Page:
From now on it will be a lot easier to describe where I’m going, if I’m going into our holiday town to buy books. I’ll be going to the bookshop. There will no longer be two of them, the ‘antique’ names of which I still cling to, in order to tell them apart. Meijels Bokhandel and Larssons Bokhandel.
Now Halmstad Bokhandel (my Meijels) has been declared bankrupt. It has operated under that name for thirty years, and before that it was Meijels for 27 years. Which means that there was a time in my life when that shop on the corner of Brogatan and Hantverksgatan was not a bookshop, but I don’t remember that. (Back in those days we only went to Larssons, where Mother-of-witch had one of her students. The ‘middle Larsson,’ I believe.)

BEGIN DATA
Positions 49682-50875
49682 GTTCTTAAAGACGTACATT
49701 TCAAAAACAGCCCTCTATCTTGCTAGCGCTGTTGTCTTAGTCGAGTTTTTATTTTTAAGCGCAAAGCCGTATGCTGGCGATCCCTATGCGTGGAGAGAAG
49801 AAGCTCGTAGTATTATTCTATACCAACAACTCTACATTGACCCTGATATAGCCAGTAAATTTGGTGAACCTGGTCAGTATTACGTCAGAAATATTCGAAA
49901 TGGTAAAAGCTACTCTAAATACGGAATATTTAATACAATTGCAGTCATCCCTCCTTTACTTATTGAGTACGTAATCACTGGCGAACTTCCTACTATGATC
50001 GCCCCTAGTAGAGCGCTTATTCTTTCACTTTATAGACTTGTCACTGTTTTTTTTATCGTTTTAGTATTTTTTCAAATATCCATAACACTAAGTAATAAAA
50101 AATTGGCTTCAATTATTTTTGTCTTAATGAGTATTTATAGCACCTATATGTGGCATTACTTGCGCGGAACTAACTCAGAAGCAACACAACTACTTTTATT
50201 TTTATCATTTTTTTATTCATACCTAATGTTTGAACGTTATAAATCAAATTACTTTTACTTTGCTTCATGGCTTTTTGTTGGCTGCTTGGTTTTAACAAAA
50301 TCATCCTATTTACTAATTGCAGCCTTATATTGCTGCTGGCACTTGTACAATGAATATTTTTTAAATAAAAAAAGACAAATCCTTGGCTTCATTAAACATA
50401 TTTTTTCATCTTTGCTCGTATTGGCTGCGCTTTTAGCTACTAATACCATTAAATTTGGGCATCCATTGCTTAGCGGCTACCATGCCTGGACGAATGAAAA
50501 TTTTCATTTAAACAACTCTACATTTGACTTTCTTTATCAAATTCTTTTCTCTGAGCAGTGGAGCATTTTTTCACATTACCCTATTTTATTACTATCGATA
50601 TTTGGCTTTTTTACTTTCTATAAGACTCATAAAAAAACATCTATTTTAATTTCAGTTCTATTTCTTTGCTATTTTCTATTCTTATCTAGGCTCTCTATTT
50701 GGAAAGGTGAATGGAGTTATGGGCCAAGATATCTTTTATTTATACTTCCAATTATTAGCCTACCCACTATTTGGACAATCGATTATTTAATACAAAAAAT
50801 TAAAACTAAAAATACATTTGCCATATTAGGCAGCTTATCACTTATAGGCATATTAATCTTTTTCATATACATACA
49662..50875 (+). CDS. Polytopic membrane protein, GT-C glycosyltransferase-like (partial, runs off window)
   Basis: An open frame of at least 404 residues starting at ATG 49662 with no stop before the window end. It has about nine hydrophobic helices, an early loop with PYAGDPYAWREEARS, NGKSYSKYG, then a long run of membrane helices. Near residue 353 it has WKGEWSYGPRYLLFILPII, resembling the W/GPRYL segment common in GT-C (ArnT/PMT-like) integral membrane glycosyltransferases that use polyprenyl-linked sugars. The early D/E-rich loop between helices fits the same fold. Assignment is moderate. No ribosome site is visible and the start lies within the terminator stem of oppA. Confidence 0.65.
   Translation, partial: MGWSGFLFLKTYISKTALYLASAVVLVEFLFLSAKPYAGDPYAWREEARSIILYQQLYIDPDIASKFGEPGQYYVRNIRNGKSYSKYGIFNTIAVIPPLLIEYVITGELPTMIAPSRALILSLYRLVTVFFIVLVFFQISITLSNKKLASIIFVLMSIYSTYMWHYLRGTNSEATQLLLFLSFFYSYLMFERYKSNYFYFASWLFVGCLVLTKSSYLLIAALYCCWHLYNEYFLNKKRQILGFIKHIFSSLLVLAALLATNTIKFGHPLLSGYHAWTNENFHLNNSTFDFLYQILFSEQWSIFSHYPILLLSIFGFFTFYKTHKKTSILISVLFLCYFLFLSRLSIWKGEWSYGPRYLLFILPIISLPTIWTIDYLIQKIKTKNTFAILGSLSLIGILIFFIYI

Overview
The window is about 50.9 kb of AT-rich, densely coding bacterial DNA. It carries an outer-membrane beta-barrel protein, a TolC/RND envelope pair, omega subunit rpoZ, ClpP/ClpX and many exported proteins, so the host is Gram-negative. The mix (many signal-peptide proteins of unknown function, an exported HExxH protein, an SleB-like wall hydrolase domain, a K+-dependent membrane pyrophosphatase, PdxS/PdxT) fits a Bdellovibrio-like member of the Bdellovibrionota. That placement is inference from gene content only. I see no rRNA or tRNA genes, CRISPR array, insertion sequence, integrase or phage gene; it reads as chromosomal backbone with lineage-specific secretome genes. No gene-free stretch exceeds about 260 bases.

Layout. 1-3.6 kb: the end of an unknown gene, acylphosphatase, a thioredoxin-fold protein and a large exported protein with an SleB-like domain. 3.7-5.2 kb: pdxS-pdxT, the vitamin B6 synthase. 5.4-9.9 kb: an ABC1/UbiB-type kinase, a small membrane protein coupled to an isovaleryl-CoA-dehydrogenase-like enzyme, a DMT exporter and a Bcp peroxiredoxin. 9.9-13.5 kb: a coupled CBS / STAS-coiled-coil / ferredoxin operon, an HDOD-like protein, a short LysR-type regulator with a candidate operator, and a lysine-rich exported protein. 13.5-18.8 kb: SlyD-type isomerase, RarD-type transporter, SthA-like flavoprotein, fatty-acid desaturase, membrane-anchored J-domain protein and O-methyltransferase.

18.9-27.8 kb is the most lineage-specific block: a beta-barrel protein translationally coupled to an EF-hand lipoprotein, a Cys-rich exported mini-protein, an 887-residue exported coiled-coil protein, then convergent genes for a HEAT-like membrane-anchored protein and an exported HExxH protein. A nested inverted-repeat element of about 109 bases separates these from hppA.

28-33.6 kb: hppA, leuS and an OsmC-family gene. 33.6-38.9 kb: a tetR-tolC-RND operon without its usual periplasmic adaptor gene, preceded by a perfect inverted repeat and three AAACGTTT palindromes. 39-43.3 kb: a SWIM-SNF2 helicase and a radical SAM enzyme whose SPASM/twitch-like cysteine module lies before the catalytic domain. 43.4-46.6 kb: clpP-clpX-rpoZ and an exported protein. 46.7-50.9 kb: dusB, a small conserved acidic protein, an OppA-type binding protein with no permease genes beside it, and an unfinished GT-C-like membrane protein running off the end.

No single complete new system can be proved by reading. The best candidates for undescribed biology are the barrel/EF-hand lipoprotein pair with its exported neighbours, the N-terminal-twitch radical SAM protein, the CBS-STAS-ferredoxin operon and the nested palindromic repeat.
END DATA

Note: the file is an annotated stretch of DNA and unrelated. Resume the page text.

But Meijels is ‘mine,’ because it’s where I once had a holiday job, and it has always been the place I go to first when I needed a book or stationery.
It is obviously a case of death by cyberspace bookshops. While Amazon has barely got its teeth into Sweden, there have been several internet based bookshops, selling books cheaper, and faster.
Apparently the 83-year-old owner of Halmstad Bokhandel has – more recently – worked in the shop himself, along with his two sons, to keep costs down. But they have to eat too.
I don’t mourn just the death of a bookshop. It’s the fact that soon Halmstad will be nothing but pharmacies and bars and kebab places. They are all lovely, of course, but a town needs a bit of normal shopping as well.